“The Story of an Hour” by Kate Chopin
In “The Story of an Hour” by Kate Chopin, Mrs.Mallard is in a fragile state as her sister, Josephine, breaks the news to her that her husband has passed away. When Mrs.Mallard first heard the news she tried her best to keep to herself and contain her emotions. As soon as Mrs.Mallard entered her room she felt free. “She said it over and over under her breath ‘free, free, free!”’(Chopin) She welcomed his death and felt as if she was a bird that was set free. I believe that Mrs. Mallard did love her husband. There was once a point when she did love him, but after years of being married to the man she felt trapped. In the beginning of the relationship she loved him, and always will, but she needed the room to spread her wings and also experience on her own. “She knew that she would weep again when she saw the kind, tender hands folded in death; the face that had never looked save with love upon her, fixed and gray and dead.” (Chopin) If Mrs. Mallard did not love the man she would not weep his death, she would merely bat an eye and continue on. She grew accustomed to being with her husband, and loved being with this man, but she would often find herself being bound to him by her vows. She loved the man in the sense that she was married to him and was with him forever. “And yet she had loved him-sometimes. Often she had not.” (Chopin) Not only did Mrs.Mallard love him, but the fact that her vows of death do us part was fulfilled, she passed away happily. It was as if she fulfilled her part of the deal and could pass on without any loose ends or guilt. She died knowing that she did her best loving this man throughout their whole marriage and not failing.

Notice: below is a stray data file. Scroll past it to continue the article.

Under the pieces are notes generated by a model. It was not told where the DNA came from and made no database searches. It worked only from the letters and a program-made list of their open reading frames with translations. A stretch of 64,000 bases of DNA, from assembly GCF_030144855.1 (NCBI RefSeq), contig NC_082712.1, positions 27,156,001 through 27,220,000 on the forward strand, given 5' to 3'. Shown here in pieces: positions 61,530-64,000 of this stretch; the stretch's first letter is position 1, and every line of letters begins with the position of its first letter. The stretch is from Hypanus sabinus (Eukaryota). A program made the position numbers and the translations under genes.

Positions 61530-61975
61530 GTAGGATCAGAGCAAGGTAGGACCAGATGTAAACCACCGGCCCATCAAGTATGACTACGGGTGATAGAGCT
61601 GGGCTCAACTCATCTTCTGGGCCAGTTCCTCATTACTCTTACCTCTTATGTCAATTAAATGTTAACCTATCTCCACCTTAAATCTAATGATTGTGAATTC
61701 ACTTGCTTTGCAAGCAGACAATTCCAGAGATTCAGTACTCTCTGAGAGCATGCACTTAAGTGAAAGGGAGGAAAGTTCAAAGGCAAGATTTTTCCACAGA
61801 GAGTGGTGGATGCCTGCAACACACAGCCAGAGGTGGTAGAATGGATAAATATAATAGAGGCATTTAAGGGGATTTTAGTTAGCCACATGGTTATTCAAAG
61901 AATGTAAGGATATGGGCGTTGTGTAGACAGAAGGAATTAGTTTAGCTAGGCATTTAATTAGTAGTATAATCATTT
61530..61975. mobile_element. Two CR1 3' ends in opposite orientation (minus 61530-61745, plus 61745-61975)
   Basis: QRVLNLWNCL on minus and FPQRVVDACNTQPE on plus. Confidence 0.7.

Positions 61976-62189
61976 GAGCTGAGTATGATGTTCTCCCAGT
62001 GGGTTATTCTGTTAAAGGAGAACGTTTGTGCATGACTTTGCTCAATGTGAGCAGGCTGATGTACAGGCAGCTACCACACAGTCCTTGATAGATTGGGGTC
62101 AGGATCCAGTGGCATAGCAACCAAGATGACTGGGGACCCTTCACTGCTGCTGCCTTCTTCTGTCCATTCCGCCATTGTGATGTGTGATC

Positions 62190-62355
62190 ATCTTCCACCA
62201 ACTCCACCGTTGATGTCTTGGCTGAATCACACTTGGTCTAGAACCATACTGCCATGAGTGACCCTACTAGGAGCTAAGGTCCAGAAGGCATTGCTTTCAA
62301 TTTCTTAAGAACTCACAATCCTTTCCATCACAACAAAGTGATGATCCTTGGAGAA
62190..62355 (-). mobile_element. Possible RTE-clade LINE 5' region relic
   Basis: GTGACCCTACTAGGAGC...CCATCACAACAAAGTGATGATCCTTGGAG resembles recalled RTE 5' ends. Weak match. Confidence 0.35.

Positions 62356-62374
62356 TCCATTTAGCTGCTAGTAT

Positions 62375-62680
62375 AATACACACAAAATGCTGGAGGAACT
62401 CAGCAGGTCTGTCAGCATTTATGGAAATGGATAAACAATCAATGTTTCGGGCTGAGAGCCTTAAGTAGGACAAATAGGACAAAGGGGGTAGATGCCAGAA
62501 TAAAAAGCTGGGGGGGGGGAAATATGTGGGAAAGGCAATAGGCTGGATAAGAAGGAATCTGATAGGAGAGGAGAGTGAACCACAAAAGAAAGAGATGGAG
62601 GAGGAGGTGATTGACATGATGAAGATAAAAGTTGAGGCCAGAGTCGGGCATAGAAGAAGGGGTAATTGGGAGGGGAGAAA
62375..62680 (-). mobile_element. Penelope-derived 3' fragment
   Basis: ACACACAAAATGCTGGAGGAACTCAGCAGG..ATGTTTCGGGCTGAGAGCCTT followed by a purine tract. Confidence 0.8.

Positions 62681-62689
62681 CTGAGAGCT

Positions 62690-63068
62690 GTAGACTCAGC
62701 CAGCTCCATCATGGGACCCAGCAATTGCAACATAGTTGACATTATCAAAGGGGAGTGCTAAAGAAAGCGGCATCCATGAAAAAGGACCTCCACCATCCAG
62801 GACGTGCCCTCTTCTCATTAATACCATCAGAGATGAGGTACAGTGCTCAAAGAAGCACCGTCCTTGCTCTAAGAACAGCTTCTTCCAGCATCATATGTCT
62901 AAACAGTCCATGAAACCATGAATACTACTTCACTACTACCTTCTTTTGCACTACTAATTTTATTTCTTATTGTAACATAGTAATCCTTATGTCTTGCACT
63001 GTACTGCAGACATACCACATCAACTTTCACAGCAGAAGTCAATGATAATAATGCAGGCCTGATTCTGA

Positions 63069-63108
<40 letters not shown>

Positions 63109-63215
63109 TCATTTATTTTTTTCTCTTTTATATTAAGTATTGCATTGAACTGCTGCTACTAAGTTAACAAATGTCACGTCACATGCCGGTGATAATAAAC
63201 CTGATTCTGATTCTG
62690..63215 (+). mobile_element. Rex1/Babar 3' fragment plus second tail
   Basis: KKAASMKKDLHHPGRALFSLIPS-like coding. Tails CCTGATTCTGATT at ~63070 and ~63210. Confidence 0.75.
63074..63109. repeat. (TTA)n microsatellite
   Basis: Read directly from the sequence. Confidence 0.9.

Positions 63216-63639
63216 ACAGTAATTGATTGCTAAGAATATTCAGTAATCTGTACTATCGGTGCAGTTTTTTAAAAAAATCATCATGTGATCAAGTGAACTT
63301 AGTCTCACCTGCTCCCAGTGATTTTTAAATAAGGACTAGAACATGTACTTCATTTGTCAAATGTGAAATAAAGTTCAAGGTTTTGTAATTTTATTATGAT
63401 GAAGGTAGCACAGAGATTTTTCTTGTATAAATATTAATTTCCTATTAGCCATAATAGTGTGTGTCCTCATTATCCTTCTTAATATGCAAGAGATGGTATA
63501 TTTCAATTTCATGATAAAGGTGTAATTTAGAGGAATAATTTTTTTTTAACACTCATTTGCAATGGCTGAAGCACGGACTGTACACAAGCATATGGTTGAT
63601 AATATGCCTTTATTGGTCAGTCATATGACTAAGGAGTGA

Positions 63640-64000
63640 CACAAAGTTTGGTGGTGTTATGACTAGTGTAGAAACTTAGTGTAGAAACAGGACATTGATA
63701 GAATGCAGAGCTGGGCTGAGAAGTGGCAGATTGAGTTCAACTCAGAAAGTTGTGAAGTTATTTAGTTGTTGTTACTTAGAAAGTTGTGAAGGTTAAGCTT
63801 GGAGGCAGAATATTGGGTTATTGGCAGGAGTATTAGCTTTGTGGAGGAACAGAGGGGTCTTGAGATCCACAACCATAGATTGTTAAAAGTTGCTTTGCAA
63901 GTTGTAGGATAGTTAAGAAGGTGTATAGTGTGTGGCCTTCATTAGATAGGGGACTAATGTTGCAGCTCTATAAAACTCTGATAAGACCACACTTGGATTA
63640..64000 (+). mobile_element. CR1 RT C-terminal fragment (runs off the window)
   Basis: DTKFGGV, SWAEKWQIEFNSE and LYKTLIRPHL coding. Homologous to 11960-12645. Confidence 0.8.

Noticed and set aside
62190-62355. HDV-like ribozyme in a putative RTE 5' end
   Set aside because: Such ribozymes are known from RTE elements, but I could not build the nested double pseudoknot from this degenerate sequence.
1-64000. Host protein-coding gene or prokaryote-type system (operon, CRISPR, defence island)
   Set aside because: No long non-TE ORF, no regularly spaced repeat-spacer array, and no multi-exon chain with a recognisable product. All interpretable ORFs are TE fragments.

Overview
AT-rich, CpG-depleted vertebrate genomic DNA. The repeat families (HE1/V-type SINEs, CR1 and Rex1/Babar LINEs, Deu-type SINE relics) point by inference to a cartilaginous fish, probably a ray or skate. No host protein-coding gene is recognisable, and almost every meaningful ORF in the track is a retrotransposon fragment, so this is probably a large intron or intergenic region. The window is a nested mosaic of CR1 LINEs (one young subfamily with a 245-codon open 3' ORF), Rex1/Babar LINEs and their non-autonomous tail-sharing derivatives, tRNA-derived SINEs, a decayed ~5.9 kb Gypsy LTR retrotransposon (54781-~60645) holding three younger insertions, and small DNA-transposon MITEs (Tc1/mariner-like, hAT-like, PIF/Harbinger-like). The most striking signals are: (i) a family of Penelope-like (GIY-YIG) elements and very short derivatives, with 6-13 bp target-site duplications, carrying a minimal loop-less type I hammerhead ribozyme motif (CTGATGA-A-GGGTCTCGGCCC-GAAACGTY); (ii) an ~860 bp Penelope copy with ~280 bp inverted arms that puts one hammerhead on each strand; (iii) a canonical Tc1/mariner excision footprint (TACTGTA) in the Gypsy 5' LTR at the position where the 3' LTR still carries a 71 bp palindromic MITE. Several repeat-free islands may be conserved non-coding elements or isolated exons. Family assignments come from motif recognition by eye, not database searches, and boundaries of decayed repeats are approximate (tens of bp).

Please join StudyMode to read the full document